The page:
In our study of Genesis chapter twenty five, we look at God's fulfilled promises to Avraham. We will see how they were fulfilled in both the physical and spiritual realms.
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Avraham took another wife, whose name was K'turah. She bore him Zimran, Yokshan, Medan, Midyan, Yishbak; and Shuach. Yokshan fathered Sh'va and D'dan. The sons of D'dan were Ashurim, L'tushim and L'umim. The sons of Midyan were 'Eifah, 'Efer, Hanokh, Avida and Elda'ah. All these were descendants of K'turah.
After Sarah died, Avraham took another wife named Keturah. We see that they had several sons and grandsons. This was a continued physical fulfillment of the promise that God had made to make Avraham the father of many nations (see Genesis 17).
Avraham gave everything he owned to Yitz'chak. But to the sons of the concubines he made grants while he was still living and sent them off to the east, to the land of Kedem, away from Yitz'chak his son.
The Hebrew word "pilegeshim" is translated here as "concubines" which has negative implications to it but the word actually speaks of either young women that were poor or became orphans and had no home or divorced or widowed women. In this case, a righteous man like Avraham would take them in and treat them as daughters and basically adopt any children that they might have had. Although the children from these women were a part of the physical fulfillment of the promise, they were not the heirs of the spiritual promise. So, Avraham gave them gifts and sent them away. This was so that there would not be any doubt about who the chosen heir was and it was basically Avraham investing in the promises of God. The land of Kedem speaks of continuation or progress and this sending them away was consistent with the covenant that God made with Avraham.
This is how long Avraham lived: 175 years. Then Avraham breathed his last, dying at a ripe old age, an old man full of years; and he was gathered to his people. Yitz'chak and Yishma'el his sons buried him in the cave of Makhpelah, in the field of 'Efron the son of Tzochar the Hitti, by Mamre, the field which Avraham purchased from the sons of Het. Avraham was buried there with Sarah his wife. After Avraham died, God blessed Yitz'chak his son, and Yitz'chak lived near Be'er-Lachai-Ro'i.
We see that Avraham lived 55 years more than the lifespan prescribed in chapter 6 and this is to emphasize his fruitfulness and God's blessing upon him. The Hebrew word "sabea" is translated here as "full of years" but it actually means "satisfied". In this, we see that, even though God's promises to him had not been completely fulfilled, Avraham was satisfied as he was confident that God would keep all of His promises in His perfect time. It is interesting to note that Ishmael returned from Arabia to help in the burial of Avraham. It is also a reminder of the battle that goes on between the physical and the spiritual. Although Ishmael was older, he is listed after Isaac who was the fulfillment of the spiritual promise. We see that they buried him in the cave at Makpelah and it is emphasized that Avraham had purchased the land. We see that, even though Yitz'chak had already gotten everything from Avraham's estate, God blessed him with more and this speaks of God's approval of Avraham's actions in sending the others away. We also see that Yitz'chak lived near the well where he had went to pray in the previous chapter.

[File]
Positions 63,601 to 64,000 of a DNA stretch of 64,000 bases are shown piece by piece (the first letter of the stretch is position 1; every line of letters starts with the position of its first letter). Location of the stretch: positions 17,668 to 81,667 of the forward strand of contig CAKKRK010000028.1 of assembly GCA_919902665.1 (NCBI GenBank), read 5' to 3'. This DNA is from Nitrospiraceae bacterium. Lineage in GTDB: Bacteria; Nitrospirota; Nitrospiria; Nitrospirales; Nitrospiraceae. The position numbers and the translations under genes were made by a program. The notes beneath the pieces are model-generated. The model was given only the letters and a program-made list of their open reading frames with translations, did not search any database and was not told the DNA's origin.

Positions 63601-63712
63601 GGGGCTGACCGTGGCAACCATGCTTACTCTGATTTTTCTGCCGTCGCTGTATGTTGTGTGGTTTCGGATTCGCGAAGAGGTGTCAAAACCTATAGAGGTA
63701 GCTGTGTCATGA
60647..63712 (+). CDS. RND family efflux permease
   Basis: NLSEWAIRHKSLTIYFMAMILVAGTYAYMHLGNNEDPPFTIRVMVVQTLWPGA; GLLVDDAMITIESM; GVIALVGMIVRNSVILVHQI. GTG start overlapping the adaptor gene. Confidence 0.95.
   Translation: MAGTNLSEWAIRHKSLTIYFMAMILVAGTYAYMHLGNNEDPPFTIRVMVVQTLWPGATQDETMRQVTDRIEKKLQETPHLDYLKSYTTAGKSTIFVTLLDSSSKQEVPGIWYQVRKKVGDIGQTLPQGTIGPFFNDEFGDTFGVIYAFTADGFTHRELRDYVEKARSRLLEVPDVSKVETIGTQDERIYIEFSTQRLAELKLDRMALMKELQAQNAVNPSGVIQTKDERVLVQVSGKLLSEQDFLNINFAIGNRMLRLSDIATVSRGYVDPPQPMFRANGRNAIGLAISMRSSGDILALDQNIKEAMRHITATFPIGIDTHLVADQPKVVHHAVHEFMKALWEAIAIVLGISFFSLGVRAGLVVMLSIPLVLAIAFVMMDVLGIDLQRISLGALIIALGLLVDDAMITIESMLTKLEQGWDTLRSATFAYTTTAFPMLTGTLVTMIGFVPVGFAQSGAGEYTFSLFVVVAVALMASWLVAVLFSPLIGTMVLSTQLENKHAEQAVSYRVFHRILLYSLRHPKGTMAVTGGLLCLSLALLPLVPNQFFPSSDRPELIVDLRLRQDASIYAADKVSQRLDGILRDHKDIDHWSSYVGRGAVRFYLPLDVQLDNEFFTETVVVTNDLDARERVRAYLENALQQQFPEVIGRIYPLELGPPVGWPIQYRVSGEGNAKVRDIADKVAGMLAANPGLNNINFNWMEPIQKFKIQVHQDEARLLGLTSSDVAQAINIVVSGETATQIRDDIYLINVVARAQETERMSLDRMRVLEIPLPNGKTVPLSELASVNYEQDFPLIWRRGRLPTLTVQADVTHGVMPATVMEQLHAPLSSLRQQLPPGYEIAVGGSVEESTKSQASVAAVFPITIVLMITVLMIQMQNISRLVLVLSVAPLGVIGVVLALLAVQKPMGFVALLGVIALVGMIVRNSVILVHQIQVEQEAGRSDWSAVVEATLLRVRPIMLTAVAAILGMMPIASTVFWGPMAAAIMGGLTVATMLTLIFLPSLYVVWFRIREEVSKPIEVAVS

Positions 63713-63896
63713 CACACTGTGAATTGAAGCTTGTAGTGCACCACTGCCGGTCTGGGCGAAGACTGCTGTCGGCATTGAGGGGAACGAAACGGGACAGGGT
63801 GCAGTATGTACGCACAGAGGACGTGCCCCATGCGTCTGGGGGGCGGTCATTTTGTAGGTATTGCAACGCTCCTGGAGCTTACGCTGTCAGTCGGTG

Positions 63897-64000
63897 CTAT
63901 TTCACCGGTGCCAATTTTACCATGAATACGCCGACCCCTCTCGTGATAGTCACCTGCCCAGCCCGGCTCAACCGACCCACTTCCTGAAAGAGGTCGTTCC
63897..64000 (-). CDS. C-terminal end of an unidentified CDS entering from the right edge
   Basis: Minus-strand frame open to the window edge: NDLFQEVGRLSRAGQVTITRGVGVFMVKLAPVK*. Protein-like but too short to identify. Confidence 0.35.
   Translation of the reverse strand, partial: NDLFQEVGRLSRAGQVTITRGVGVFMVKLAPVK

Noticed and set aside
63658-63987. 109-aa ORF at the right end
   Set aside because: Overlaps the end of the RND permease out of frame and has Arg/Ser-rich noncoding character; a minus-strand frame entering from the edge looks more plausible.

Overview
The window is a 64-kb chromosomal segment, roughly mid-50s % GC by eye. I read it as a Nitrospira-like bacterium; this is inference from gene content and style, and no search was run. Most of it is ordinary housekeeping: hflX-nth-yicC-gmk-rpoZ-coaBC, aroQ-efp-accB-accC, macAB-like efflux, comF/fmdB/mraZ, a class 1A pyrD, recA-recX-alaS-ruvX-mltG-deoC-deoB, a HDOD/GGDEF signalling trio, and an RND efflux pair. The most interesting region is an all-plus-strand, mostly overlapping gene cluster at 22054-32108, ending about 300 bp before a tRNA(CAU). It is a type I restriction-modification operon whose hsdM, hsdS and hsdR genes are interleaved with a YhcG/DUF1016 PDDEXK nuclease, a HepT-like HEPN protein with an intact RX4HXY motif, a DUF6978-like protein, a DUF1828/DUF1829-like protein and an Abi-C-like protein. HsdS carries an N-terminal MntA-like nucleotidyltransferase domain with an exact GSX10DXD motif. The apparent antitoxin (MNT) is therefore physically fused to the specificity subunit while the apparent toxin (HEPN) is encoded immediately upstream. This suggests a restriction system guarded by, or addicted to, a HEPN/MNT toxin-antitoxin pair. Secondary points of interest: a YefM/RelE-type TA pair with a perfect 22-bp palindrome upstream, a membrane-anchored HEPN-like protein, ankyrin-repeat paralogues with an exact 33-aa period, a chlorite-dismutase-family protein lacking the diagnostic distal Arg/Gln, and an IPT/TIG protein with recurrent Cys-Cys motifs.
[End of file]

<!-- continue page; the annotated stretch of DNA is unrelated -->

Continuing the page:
Here is the genealogy of Yishma'el, Avraham's son, whom Hagar the Egyptian woman bore to Avraham. These are the names of the sons of Yishma'el, listed in the order of their birth. The firstborn of Yishma'el was N'vayot; followed by Kedar, Adbe'el, Mivsam, Mishma, Dumah, Massa, Hadad, Teima, Y'tur, Nafish and Kedmah. These are the sons of Yishma'el, and these are their names, according to their settlements and camps, twelve tribal rulers.
In this family line, we see that God kept His promise to Hagar and to Avraham. In chapter 16, God had promised Hagar that He would make her descendants numerous and, in chapter 17, God promised Avraham that twelve rulers would come from Ishmael.
This is how long Yishma'el lived: 137 years. Then he breathed his last, died and was gathered to his people. Yishma'el's sons lived between Havilah and Shur, near Egypt as you go toward Ashur; he settled near all his kinsmen.
We see that Yishma'el (Ishmael) also lived longer than the term set by God and demonstrates that he was also blessed by God but he was gathered to "his" people and not the people of Avraham. We also see that his heritage was connected to Egypt and stretched as far as Assyria. We are reminded that, throughout the Bible, Egypt is associated with worldliness. Ishmael's family lived in the northern part of what we call Saudi Arabia. The hostility that was predicted by God towards the sons of Yitz'chak (Isaac) continues even to this day.
Here is the history of Yitz'chak, Avraham's son. Avraham fathered Yitz'chak. Yitz'chak was forty years old when he took Rivkah, the daughter of B'tu'el the Arami from Paddan-Aram and sister of Lavan the Arami, to be his wife.
Now, we are introduced to the family of the son of the promise and are reminded of the answered prayer in finding him a suitable wife. We see that he was forty years old when Rivkah became his wife and are reminded that the number forty is associated with transition. In this case, it is a covenant transition with the promise passing from Avraham, to Yitz'chak, and on to his son who has not been born yet.